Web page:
Researchers find possible link between harmful amyloid production and COVID-19 symptoms


In patients with severe and long-lasting COVID-19, blood clotting disorders have often been observed. Now, researchers from Linköping University (LiU), Sweden, have found that the body’s immune system can affect the spike protein on the surface of the SARS-CoV-2 virus, leading to the production of a protein misfolded tip called amyloid. The discovery of a possible link between harmful amyloid production and symptoms of COVID-19 has been published in the Journal of the American Chemical Society.

In those with severe, long-term COVID-19, organs other than the lungs may be severely affected. Complex symptoms and damage to, for example, the heart, kidneys, eyes, nose and brain, as well as disturbed blood clotting, may persist. Why disease affects the body in this way is largely a mystery. Now, LiU researchers have discovered a biological mechanism that has never been described before, and which may be part of the explanation.

The research team studies diseases caused by misfolded proteins, of which Alzheimer’s disease in the brain is the best known example. The researchers noted that there are many similarities between symptoms related to COVID-19 and those seen in diseases caused by misfolded proteins.

The functions of proteins are strongly affected by the fact that proteins are folded in specific ways that give rise to a specific three-dimensional structure. In addition to this form, a protein can also take an alternative form. Over 30 different proteins are known to have this type of alternate shape, which is associated with disease. This alternative folded protein is called amyloid. LiU researchers wondered if the virus that causes COVID-19, SARS-CoV-2, contains a protein that can create amyloid. They were particularly interested in the spike protein on the surface of the virus, which the virus uses to interact with and infect cells in the body.

Using a computer simulation, the researchers found that the coronavirus spike protein contained seven different sequences that could potentially produce amyloid. Three of the seven sequences met the researchers’ criteria to be counted as amyloid-producing sequences when tested experimentally. They produced, among other things, so-called fibrils, which look like long threads when examined under an electron microscope.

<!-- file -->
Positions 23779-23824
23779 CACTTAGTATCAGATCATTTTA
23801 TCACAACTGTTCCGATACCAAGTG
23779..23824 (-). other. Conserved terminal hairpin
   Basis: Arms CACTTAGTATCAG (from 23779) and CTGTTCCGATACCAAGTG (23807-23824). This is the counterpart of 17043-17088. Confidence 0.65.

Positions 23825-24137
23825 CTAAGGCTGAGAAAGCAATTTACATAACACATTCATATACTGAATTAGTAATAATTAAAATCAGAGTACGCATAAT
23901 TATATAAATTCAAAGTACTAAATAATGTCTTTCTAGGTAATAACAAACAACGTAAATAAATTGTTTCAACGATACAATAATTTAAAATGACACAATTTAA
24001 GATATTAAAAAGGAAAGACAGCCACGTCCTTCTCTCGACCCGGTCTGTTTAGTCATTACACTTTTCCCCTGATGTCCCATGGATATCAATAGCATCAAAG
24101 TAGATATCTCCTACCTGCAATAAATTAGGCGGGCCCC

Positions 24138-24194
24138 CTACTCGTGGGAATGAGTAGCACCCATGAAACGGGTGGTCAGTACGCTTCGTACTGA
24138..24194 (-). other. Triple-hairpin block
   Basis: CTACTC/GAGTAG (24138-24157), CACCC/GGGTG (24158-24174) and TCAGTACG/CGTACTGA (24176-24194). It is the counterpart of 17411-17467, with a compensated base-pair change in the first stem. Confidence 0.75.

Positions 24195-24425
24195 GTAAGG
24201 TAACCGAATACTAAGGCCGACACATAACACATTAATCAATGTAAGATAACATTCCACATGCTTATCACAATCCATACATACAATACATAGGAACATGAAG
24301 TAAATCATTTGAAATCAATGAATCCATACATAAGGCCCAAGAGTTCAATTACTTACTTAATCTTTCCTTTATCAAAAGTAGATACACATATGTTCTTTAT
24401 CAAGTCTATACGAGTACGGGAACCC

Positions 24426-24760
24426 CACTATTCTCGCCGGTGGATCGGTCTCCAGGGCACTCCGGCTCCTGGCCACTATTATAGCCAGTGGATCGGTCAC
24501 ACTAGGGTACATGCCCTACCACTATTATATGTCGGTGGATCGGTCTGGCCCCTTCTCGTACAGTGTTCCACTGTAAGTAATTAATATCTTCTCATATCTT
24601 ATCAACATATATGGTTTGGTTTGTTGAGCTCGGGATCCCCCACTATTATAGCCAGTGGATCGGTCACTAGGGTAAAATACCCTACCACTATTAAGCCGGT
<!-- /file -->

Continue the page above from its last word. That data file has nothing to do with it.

But do these fibrils appear spontaneously? It is well known that many diseases, such as Alzheimer’s disease, are preceded by a process in which the body cuts large proteins into smaller pieces, which in turn can produce the harmful amyloid. In their study, the researchers show that an enzyme in white blood cells of the immune system can cut through the spike protein of the coronavirus. When the spike protein is cut, it produces the exact piece of protein that the researchers analyze is most likely to produce amyloid. This enzyme is released in large quantities by a type of white blood cells, neutrophils, which are released early during infections such as COVID-19. When researchers mixed a pure spike protein with this enzyme, called neutrophil elastase, unusual fibrils were produced.

“We have never seen fibrils as perfect, yet frightening, as those of the amyloid-producing SARS-CoV-2 spike protein and its bits. Fibrils from the full-sized spike protein branched like limbs on a body. Amyloids don’t usually branch like that. We believe this is due to the characteristics of the spike protein,” says Per Hammarström, a professor in the Department of Physics, Chemistry and Biology (IFM) at the Linkoping University.

Previous research, including a study by South African researchers, indicated that the spike protein may be involved in the production of small blood clots. Blood contains the protein fibrin, which helps blood clot when a vessel is damaged so that the hole closes and stops bleeding. When the wound has started to heal, the coagulate is thought to be broken up by plasmin, which is also found in the blood. The LiU researchers mixed bits of amyloid-producing protein from the spike protein with these body substances in test tubes and found that the fibrin coagulate that was then produced could not be broken down from the usual way by plasmin. This newly discovered mechanism may be behind the production of similar micro blood clots that have been seen in severe, long-term COVID-19. Disrupted blood clotting is also seen in many amyloid-related diseases.

“We can see that the spike protein, when affected by our own immune system, can produce amyloid structures, and this can potentially affect our blood clotting. We believe this finding is important for many areas of research. , and we hope that other researchers will consider the questions it raises,” says Sofie Nyström, associate professor at IFM and another author of the study.

The research was funded by the Swedish Research Council.

Source:

Journal reference:

Nyström, S & Hammarström, P., (2022) SARS-CoV-2 spike protein amyloidogenesis. Journal of the American Chemical Society. doi.org/10.1021/jacs.2c03925.

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